The walk was lovely. It was quite cold, and we didn’t see any wildlife to speak of; all the action in that regard had already happened by the time we got to the trail. But there were other feasts for the eye, even in this season of muted colors.
We had a wonderful Christmas. (It’s still going on today, in fact, with more family celebration.) I hope you did too!
You have to admit, it’s an attention-getting title — for its weirdness if nothing else! For the record, I don’t anticipate this as the start of a new blog category on shrews. Nevertheless, this little fellow inspired a rather serious discussion of ethics when he appeared at a pile of birdseed I spilled while filling our front feeder.
My youngest sat out in the cold for a half an hour with the Burgess Animal Book, watching him dart in and out and forming a mental map of his tunnels through the mulch. Her first comment when she came in was, “Don’t tell Daddy about it! He’ll try to kill it!”
Now in reality, she may have been right in her prediction. There was an incident with a shrew a few weeks ago in the back yard, an incident involving a grown man with a shovel and a squalling small mammal that escaped back into the ground. But she repeated her admonition against telling Daddy so many times that it troubled me. I down with her and said, “If we just happened to forget mentioning it to Daddy, that would be no big deal. But if it’s on our mind, and we conceal it from Daddy on purpose to make him do what we want, that’s different. We have to trust each other. We don’t want to treat each other like puppets.”
“Who made you?” she demanded tearfully.
“God,” I replied, taken aback.
“He made it, too! We can’t just go around killing things God made!”
I happen to share her protective impulses toward what Thornton Burgess calls “our friends in fur and feathers.” So I conceded her feelings. But I also pointed out that it would be more honest, and less manipulative, to simply tell Daddy about the shrew if it was on her mind, and then ask him please not to kill it. Then she’d have to trust him.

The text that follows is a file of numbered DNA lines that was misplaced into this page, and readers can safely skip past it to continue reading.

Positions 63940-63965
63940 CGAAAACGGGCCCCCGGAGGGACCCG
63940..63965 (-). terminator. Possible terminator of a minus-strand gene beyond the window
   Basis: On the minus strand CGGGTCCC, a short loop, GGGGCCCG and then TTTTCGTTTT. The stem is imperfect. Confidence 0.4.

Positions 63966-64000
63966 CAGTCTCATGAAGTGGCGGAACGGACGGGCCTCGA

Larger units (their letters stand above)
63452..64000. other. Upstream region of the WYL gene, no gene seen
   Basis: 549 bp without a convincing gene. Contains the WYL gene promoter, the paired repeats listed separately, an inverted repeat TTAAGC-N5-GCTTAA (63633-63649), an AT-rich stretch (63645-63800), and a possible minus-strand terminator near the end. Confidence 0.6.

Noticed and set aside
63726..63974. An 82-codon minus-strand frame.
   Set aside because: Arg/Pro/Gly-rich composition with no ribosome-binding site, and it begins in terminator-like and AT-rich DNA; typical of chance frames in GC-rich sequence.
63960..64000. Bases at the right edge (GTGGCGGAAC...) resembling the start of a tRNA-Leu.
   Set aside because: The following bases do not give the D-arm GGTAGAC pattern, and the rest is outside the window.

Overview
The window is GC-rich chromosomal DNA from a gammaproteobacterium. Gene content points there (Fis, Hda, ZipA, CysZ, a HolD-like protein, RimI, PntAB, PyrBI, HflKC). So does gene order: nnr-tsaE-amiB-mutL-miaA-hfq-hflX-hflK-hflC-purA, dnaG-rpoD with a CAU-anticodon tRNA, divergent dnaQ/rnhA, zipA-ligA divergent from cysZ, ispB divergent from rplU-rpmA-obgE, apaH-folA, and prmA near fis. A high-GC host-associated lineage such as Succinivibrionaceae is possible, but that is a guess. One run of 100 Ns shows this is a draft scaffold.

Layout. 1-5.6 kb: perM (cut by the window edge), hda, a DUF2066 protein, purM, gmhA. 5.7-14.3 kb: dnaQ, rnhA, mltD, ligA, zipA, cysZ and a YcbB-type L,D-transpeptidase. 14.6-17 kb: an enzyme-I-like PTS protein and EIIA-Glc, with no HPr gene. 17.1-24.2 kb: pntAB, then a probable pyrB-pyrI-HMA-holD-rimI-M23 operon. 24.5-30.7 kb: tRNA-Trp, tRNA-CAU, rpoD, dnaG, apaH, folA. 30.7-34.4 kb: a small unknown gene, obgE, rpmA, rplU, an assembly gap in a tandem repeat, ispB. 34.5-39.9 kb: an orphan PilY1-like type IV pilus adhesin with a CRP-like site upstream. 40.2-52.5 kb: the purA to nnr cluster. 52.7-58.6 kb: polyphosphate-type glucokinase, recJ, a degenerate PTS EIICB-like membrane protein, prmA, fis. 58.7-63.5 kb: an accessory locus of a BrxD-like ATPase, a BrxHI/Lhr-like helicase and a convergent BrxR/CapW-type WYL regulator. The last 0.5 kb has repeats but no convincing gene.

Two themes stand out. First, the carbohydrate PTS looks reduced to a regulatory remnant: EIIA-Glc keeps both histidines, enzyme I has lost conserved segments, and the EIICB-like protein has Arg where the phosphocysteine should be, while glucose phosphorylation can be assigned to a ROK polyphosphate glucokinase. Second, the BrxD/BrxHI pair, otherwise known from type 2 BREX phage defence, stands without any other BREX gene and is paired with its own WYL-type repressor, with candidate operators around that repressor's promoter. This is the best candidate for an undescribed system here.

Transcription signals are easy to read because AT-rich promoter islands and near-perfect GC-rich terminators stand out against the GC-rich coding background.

I was remembering something from Dallas Willard’s Divine Conspiracy about request (not coercion) being primary in our relationships in the kingdom of God, and it seemed important. This morning I found the book and looked it up:
A request by its very nature unites. A demand, by contrast, immediately separates. It is this peculiar “atmosphere” of togetherness that characterizes the kingdom…
We teach our children to say “please” and “thank you.” This is understood to be a matter of respect, and rightly so. But it is also a way of getting what we want or need. It is a way of getting that requires us to go through the freedom of the person asked, however.
We had an interesting conversation. She didn’t accept automatically the concept of lying by omission, and we tried to come up with some examples from the Bible. I thought of Jacob, not taking the cue to reveal his true identity to Isaac when he was impersonating his brother. She thought of Cain, not answering God’s question about where Abel was. I’m not sure how good the examples were; can you think of better ones? She did latch onto the concept, though. And when her daddy got home, she was the first one down the stairs to tell him about it.
In If Jesus Were a Parent, Hal Perkins talks about watching over our children’s hearts, removing “weed seeds” and planting good ones. I see this conversation in those terms; we may have to have others like it where we continue pulling up the seeds of coercion and replacing them with request. But it’s pretty fascinating to observe where the teachable moments can flare up in the midst of the ordinary. A shrew! It makes me want to hear others’ stories about their incongruous teaching moments.
On the way to church this morning, I told my husband, “Someday, I’m going to get a picture of a hawk with blue sky in the background. All my hawk pictures have been on cloudy days.”